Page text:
Nausea watch: The selling of the new Kool Kidz!


This is the way it’s done: Sam and Cokie were finally done after a very long, fatuous run.

Today, a new class of TV Kool Kidz is being assembled and sold. This is one of the ways its members con you into the deal:
WALSH (12/13/12): There’s no real mystery about why House Speaker John Boehner and his allies keep screaming about wanting spending cuts, but never propose any: The kinds of cuts they are known to want, like raising the eligibility age and/or means testing Social Security and Medicare, are wildly unpopular. So on Thursday Boehner held a ranting press conference where he railed about “spending” but didn’t propose one single cut.

On MSNBC’s “Now With Alex” (guest-hosted by the great Joy-Ann Reid), congressional correspondent Luke Russert told the unvarnished truth about why the party that’s for cuts won’t lay any out...
At least she didn’t refer to “the great Luke Russert.”

If you possess an ounce of self-respect, you should be insulted by that highlighted chunk—and this isn't a criticism of Reid.

The children, including the older children, routinely refer to each other as “the great [name here].” It’s their way of saying they think that you are easily conned.

The theory:

If they call each other “great,” you will swallow it whole. Your're so dumb you’ll believe it.

“Guest-hosted by the great Joy-Ann Reid?” Kiss kiss kiss kiss kiss kiss kiss! Joan Walsh has become truly sad.


  1. Why talk numbers when words work so well?

    This from MMFA:

    All tribes appear equal.

    Granted, many citizens tune out when economists start talking, but they aren't even given an opportunity to hear them at all.

    “Nor is it enough that he should hear the arguments of adversaries from his own teachers, presented as they state them, and accompanied by what they offer as refutations.
    This is not the way to do justice to the arguments, or bring them into real contact with his own mind. He must be able to hear them from persons who actually believe them; who defend them in earnest, and do their very utmost for them. He must know them in their most plausible and persuasive form; he must feel the whole force of the difficulty which the true view of the subject has to encounter and dispose of, else he will never really possess himself of the portion of truth which meets and removes that difficulty. Ninety-nine in a hundred of what are called educated men are in this condition, even of those who can argue fluently for their opinions. Their conclusion may be true, but it might be false for anything they know: they have never thrown themselves into the mental position of those who think differently from them, and considered what such persons may have to say; and consequently they do not, in any proper sense of the word, know the doctrine which they themselves profess.” - John Stuart Mill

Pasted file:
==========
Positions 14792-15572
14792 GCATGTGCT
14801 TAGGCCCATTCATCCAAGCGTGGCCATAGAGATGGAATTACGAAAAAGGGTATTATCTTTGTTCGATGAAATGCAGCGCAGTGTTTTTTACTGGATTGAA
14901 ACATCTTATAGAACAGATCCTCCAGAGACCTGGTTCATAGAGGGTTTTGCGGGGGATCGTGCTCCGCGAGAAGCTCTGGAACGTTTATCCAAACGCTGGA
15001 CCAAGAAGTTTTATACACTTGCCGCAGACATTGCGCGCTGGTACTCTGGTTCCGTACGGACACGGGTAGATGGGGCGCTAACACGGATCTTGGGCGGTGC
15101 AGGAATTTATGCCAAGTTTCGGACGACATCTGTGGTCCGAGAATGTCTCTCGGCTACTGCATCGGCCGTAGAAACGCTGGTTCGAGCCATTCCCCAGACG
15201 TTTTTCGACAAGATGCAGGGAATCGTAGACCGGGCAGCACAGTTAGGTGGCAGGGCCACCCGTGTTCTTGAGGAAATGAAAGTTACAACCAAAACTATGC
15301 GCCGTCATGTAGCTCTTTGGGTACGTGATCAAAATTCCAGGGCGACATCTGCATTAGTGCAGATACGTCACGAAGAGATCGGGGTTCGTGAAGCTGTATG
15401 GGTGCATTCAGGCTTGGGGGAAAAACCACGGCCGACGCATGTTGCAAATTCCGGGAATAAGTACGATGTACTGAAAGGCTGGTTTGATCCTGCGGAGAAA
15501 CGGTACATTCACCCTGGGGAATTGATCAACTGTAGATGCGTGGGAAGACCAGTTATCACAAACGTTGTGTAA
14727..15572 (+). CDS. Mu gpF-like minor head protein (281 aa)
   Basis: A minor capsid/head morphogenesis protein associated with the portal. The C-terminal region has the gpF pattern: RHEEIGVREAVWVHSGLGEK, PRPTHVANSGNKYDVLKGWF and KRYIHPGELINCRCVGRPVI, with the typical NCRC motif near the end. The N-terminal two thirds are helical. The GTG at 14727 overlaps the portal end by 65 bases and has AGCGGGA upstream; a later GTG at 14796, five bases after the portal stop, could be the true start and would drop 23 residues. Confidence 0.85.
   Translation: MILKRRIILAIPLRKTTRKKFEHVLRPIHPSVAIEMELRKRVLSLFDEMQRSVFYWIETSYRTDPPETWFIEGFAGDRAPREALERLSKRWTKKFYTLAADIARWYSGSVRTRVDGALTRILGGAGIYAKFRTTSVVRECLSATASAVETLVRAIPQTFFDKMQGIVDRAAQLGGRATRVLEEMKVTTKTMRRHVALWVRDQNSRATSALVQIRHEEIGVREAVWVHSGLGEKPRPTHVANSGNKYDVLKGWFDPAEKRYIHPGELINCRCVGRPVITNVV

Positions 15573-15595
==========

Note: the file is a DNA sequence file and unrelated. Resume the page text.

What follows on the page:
1. Do our GREAT inner-beltway news solons actually look anything up?

      Ask Jay Carney:

      When a BMW mechanic called the engineer's hotline to ask if there was a fix for a particular problem, the most scathing reply was, "There's a bulletin on it" meaning the issue had already been addressed and a fix had been published.

      We were embarrassed when this happened. Reporters, not so much.

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  3. Chris Matthews has taken up this "the great" preface for his guests, too, routinely telling them what "great work" they do. Brian Williams loves to come out of his last news item with "what a great story," which is, in essence, him reminding his viewers of his own editorial astuteness. Our media has become a cult, and we suffer as a nation as a result. Just as I don't want to have a president that I'd like to have a beer with, I don't want reporters or pundits who choose being adorable over being honest and prepared.

  4. Before we hang Tony the Tiger in effigy, let us not that "great" has long been one the most abused words in modern hyperbole, years ahead of "genius" "awesome" or perhaps even "masterpiece." The MSNBC's gang's use of "the great" seems to me a wink wink, tongue in cheekism as in "we know it's silly but come on they really are so kind of GREAT, dude!" It's also meant to make the audience part of the kool gang, INSIDE and in the know on who needs no real introduction.

    What's embarrassing here to Walsh is the strained praise for Russart, something of a laughingstock and treated as such by SALON! We can assume some of these people are handled by the same Agency.